memo - instead of sending their
A&R people out to sign the next Sum
182 or Limpin' Park, they signed
R.E.M. wannabes Visitor Jim. This
band is a "hot" find - 15 years ago. I
almost didn't have to listen to this
record in order to review it. How
could I have done this, you ask'? Well,
it comes in a cheap, digipack-style
case (you know, those crappy card-
board sleeves that major bands put out
a CD in so as to look "indie" and hip
(read: Save money), and that little
bands put out CDs in so as to ... well, r
save money). Lesser-known bands
employing digipacks mean one of two
things: Either the label has no money,
or it has no faith in the album's ability t
to actually sell. In this case, I think
both of these things are true. Visitor a
Jim's frontman, Jim Greer, has previ- <
ously made three solo albums and a a
few miscellaneous band/side project
albums for Fortune Records, but his .-
appeal and selling power have yet to s
stretch beyond his family and closest S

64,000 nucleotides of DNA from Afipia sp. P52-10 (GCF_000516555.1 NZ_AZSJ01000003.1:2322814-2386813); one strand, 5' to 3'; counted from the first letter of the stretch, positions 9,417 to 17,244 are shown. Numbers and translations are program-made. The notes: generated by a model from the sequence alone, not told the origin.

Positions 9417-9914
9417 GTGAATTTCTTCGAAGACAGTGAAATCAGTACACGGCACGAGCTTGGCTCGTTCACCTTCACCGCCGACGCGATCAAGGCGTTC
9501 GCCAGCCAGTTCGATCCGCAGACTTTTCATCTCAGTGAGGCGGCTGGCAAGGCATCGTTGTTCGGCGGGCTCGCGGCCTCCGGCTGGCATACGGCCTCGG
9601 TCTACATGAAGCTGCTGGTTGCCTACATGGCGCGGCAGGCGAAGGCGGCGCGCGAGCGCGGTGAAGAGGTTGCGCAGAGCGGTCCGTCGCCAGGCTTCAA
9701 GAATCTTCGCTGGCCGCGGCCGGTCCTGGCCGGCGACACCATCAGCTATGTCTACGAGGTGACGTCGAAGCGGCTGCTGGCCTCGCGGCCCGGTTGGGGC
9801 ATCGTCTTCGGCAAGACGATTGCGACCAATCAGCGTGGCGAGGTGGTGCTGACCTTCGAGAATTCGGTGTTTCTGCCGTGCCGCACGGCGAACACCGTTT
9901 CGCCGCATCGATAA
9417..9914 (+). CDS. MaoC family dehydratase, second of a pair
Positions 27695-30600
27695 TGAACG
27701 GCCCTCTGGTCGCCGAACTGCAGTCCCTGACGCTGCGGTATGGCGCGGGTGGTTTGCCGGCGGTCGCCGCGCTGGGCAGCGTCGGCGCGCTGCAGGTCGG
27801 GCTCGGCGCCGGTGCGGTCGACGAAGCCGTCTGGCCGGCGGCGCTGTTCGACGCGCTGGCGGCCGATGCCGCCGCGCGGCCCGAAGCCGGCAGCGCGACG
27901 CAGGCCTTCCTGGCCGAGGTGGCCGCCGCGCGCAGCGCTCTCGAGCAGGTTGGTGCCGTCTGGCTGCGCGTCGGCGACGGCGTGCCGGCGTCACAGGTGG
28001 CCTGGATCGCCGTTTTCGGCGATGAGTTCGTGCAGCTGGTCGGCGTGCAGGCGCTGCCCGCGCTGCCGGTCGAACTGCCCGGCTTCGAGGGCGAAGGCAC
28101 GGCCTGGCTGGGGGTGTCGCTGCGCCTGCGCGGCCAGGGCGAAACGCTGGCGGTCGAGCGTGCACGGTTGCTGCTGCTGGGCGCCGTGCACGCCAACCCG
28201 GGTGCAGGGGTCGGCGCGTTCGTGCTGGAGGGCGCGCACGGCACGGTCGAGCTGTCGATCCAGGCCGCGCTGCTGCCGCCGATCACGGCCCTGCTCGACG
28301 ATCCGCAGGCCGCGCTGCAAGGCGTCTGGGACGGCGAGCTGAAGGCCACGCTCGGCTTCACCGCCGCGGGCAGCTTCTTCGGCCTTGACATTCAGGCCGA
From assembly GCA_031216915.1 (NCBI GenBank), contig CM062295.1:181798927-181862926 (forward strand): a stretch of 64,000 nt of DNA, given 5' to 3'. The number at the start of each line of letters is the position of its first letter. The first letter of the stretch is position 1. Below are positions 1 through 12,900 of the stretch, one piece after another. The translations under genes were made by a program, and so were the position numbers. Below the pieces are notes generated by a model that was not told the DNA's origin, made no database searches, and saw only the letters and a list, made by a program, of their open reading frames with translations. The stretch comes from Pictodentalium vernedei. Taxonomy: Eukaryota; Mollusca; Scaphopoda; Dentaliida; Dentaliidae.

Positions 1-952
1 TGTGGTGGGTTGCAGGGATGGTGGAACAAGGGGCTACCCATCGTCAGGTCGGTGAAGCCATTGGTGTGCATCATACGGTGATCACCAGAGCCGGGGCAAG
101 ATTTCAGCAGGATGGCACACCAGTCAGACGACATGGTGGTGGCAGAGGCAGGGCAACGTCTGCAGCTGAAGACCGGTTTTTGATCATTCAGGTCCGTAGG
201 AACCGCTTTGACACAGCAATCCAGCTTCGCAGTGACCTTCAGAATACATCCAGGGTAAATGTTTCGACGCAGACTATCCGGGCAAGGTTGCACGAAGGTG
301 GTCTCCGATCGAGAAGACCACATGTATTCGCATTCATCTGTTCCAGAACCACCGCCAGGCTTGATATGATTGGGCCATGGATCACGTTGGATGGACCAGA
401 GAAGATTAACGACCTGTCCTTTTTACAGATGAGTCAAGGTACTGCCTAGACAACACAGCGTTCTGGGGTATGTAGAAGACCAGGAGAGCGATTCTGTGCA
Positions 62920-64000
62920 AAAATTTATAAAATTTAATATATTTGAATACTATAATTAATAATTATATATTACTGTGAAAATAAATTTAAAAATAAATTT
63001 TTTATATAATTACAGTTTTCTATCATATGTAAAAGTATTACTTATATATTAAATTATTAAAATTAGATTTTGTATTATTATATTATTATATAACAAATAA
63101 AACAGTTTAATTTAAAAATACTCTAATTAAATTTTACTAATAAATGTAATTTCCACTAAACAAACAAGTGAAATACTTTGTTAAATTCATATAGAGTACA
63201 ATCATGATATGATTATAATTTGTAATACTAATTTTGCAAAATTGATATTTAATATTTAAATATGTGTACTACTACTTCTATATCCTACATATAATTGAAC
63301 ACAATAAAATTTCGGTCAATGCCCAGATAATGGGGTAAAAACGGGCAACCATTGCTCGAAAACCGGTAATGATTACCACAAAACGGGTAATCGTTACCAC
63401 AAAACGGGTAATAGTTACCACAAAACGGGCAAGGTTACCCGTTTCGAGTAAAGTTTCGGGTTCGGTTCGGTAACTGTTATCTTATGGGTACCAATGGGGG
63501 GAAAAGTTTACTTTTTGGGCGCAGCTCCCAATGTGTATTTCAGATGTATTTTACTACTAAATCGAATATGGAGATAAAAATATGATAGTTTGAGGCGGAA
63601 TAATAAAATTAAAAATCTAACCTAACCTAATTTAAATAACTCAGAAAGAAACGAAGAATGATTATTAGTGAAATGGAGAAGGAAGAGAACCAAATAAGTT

friends. Let's say that he's not exactly :i
a "unit shifter."r
Despite all of this, I have to give ex
Jim and his band mates James Bowser fu
and Jimmy Leslie some credit. This he
album has its moments. "Place of My 14
Own" and "I'll Be Gone" prove that to
Greer studied under Brian Wilson and >D
the Byrds at the Pop Songwriting ge
Institute, but sadly he never utilizes 5
that tutelage to produce anything bet- 13
ter than the most mediocre of Foun- th
tains of Wayne songs. The "harder" pI
rockers on the album such as "Devil Sl2
Trouble" and "Never Get Home" are re
just hard enough to keep this record di
out of your mom's CD collection, but Su
not good enough to garner a second of
If you still think that you want this C0
album, I recommend thatyou buy its std
older, wiser cousin called Document.
Grade: C-
Strange Little Girls, Tori Amos; Atlantic
By Gina Pensiero
For the Daily

Songs In a Northern Key, Varno-
line; Artemis Records
By Rob Brode
Daily Arts Writer
There is a fine line between the beau-
tiful and the unremarkable and Anders
Parker falls into the realm of the latter.
Anders Parker's self-brewed concoction
Varnoline and his new album Song In a
Northern Kev, put-
ters along softly
amongst psychedelic
dissonance and plush
soundscapes cour-
tesy of mandolins,
banjos and pump
organs. The discc
starts off with "Still
Dream," featuring a
guitar part which
echoes Fleetwood